Summer Annuals Help Close Seasonal Gaps in Forages

April 30, 2014 04:09 AM
 
grazing cattle

After an uncharacteristically brutal winter, spring in Arkansas is bringing green growth to the state. If cattle and other livestock have grazed through almost all forage on pasture land, there is a resource available for the upcoming summer months.

Summer annuals such as pearl millet and sorghum sudan can produce forage in a short time during June, July and August. These forages provide a way to close gaps between seasons when the availability of tall fescue becomes dormant in the summer months.

"Summer annuals become very productive by responding to high summer temperatures and moisture," said Dirk Philipp, assistant professor for the University of Arkansas System Division of Agriculture. "When moisture is short, these annuals are more drought resistant than the perennial forages. They can be grazed or harvested for hay or silage, and they work well in double-crop situations after small grain harvest."

According to Philipp, grazing farms can devote specific areas to some summer annuals to produce more forage during the summer slump period when cool season grasses are less productive. Other advantages of summer annuals include efficient use of water, fast growth and high yields, use in grazing or haying, and responsive to nitrogen fertilizer.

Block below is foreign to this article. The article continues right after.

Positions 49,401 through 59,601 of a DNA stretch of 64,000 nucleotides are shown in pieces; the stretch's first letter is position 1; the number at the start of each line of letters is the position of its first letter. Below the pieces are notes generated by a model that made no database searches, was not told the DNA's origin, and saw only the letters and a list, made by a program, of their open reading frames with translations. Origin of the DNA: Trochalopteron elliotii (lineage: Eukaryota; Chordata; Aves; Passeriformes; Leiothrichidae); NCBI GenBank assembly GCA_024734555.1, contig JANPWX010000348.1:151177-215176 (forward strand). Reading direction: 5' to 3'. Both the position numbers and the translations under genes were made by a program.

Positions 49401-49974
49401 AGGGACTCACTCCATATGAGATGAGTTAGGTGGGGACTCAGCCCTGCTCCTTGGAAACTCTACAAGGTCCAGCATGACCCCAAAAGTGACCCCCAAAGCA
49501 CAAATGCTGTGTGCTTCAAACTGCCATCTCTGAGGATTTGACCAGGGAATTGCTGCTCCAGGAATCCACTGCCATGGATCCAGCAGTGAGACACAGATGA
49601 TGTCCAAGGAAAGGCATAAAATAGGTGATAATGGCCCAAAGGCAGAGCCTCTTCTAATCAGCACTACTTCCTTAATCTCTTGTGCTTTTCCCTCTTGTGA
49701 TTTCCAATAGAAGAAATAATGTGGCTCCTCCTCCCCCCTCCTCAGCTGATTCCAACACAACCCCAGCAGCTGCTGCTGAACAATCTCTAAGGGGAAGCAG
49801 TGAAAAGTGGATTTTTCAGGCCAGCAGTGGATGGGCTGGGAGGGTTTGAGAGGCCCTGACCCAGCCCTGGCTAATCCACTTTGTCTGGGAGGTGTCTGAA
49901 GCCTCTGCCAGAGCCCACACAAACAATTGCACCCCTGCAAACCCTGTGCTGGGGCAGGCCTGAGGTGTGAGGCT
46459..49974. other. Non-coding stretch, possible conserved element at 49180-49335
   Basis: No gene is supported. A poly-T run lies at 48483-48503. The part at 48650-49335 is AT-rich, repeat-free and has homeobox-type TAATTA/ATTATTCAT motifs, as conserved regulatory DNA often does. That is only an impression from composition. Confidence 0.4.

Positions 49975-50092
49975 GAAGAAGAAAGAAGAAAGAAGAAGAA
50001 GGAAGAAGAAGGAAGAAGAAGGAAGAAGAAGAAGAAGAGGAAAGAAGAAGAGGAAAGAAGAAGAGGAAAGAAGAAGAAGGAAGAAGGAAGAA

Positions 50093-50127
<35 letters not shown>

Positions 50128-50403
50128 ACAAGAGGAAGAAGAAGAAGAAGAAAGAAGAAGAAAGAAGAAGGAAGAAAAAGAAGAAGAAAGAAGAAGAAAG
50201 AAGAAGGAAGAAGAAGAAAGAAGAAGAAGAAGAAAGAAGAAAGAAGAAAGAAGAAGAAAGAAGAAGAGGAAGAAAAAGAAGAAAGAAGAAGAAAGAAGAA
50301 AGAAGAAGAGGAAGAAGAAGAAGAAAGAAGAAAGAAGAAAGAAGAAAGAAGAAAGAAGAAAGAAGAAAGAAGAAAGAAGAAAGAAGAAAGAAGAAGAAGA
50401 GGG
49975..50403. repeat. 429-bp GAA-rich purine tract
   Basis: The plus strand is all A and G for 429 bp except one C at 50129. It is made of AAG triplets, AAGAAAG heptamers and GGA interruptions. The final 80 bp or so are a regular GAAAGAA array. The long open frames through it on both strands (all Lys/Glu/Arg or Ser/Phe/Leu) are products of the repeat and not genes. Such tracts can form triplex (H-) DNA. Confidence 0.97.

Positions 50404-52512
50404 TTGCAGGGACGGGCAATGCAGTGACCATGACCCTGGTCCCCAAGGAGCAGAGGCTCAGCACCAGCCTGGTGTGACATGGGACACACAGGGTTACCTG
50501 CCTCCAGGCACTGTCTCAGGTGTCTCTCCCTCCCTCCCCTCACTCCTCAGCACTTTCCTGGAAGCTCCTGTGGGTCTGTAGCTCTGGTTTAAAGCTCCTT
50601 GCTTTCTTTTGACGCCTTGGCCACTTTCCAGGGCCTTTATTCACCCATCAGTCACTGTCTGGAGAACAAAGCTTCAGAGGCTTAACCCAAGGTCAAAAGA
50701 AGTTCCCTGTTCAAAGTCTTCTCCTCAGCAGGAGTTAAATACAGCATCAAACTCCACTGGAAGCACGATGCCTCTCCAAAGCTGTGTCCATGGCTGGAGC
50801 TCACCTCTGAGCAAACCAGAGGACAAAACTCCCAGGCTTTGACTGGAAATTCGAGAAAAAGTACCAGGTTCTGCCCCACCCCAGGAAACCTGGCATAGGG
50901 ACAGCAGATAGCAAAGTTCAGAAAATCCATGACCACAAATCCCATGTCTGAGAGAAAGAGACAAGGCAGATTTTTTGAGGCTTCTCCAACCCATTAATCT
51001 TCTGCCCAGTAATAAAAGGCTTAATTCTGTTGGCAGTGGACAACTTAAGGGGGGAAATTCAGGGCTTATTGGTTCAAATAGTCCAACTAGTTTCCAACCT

To get a good and reliable stand, follow these tips:

  • A well-prepared and settled seedbed is mandatory.
  • Select a field that is level, if the emphasis is hay, and has well-draining soils.
  • Consider a field that can be used long-term for summer annual crops in rotation with winter annual crops -- preferably legumes to add plant organic matter -- and have grazing available early in the year.
  • Disk the field to break up the sod, control weeds and turn under organic matter.
  • Firm up the seedbed by rolling or culti-packing. This is important because if the soil is too loose, the seed can be covered with too much soil and have problems emerging. Follow with culti-packing or rolling to firm up seedbed.
  • Let the seedbed settle a few days, and try to work around heavy rains or thunderstorms as they can wash soil away. This may expose some seeds while covering up others with too much soil.
  • Fertilize strictly according to soil test reports; over-fertilization can lead to high nitrate levels in pearl millet.
  • Seeding rates for tillage-based establishment are 10-15 pounds per acres for pearl millet and 15-20 pounds per acre for sorghum sudan

    Source: University of Arkansas Cooperative Extension
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